Concerning the first stages of development of the fertilized frog ovum, Prevost and DumaslO reported their observations. According to them, "astonishing division" takes place on the surface of ovum as Baer had said. These observations, Baer reported, "caused a lively interest in all directions, partly due to the unexpectedness of the fact that the yolk sphere, which will become a frog, is preliminarily covered by a network of geometrically and regularly situated fissures. It was due, also, to the apparent improbability that such a noticeable phenomenon had escaped the attention of many observers of the development of ^the frog ovum, including Swammerdam" (106) . Although Prevost and Dumas did not understand the essence of the division phenomenon, Baer accurately stated that they "remained on the surface of the phenomenon" (MULLER'S ARCHIV, 1834, pp. 482-483). Rusconi 11 also saw the same picture of fissures on the ovum surface; also Baumgartner, who incompletely described the phenomenon. The merit of final discovery of the secret of ovum division undoubtedly belongs to Baer (107) . The study of the developed ova of brown and green frogs led him to the conclusion that fissures, which are seen on the surface of the yolk, represent nothing more than the boundaries of the divisions which are manifested by the whole embryonic sphere. Baer gave to embryological terminology names for the fissures of division. He named the fissures connecting the poles of the ovum, the planes of which pass through the axis of the ovum, the meridional fissures; the fissure crossing the axis of the ovum at a right angle, he called equatorial if it divided the axis approximately in half and parallel if it was situated near one of the poles. In addition to the accurate description of division, Baer thought he saw non-existent phenomena in the frog ovum. Thus he referred to an orifice which seemed to be present in the region of the dark pole and which he thought led through a canal into the deeper cavity and remained there even after the disappearance of the embryonic vesicle. This description came, evidently, from the penetration by the spermatozoa, which leave behind the dark trace that Baer erroneously took for a canal .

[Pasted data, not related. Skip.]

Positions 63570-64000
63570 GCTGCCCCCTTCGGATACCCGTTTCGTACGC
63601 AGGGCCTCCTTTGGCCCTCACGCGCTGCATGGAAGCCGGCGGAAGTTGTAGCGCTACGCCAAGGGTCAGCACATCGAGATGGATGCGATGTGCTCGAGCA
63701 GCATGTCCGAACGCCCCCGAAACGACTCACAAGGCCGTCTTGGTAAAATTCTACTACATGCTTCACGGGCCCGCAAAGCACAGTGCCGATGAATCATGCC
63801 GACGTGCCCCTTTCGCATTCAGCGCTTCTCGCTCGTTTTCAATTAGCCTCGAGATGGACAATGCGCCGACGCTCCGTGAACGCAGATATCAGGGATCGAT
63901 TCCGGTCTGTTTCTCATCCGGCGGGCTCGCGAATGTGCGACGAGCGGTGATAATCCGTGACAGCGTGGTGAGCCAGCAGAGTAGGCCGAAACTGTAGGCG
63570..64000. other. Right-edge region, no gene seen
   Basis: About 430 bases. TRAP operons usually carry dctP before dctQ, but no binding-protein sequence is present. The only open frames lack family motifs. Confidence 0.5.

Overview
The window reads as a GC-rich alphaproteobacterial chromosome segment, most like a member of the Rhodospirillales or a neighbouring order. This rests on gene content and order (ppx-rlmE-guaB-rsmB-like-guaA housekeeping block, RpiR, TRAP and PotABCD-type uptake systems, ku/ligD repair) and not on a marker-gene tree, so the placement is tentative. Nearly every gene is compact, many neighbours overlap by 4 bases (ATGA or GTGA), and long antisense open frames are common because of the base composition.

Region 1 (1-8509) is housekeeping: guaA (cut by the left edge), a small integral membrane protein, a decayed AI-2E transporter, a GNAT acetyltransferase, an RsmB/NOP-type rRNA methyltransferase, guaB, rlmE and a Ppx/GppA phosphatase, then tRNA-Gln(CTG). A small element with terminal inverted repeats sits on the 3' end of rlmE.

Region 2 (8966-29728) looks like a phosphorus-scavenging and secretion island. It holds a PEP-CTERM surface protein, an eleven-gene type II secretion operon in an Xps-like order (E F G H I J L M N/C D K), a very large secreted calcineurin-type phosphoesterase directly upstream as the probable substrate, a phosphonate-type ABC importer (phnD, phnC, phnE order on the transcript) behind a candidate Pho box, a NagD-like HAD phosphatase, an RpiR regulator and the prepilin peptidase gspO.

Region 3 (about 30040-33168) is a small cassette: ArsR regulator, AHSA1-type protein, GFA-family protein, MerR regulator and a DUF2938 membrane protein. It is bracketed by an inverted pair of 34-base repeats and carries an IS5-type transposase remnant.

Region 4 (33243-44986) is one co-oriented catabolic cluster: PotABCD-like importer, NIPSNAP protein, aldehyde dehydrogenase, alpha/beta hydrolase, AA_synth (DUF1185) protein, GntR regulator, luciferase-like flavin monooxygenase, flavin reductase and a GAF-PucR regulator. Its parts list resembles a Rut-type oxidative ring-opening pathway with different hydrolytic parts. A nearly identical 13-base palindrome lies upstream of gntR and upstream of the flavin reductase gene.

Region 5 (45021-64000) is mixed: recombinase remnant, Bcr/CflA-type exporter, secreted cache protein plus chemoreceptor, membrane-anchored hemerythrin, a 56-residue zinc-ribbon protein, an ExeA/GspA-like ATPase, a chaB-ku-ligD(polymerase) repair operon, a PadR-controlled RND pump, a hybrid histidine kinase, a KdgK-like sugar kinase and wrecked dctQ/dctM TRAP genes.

9. Baer, "Die Metamorphose des Eies der Batrachier vor der Erscheinung des Embryo und Folgerungen aus ihr fur die Theorie der Erzeugung."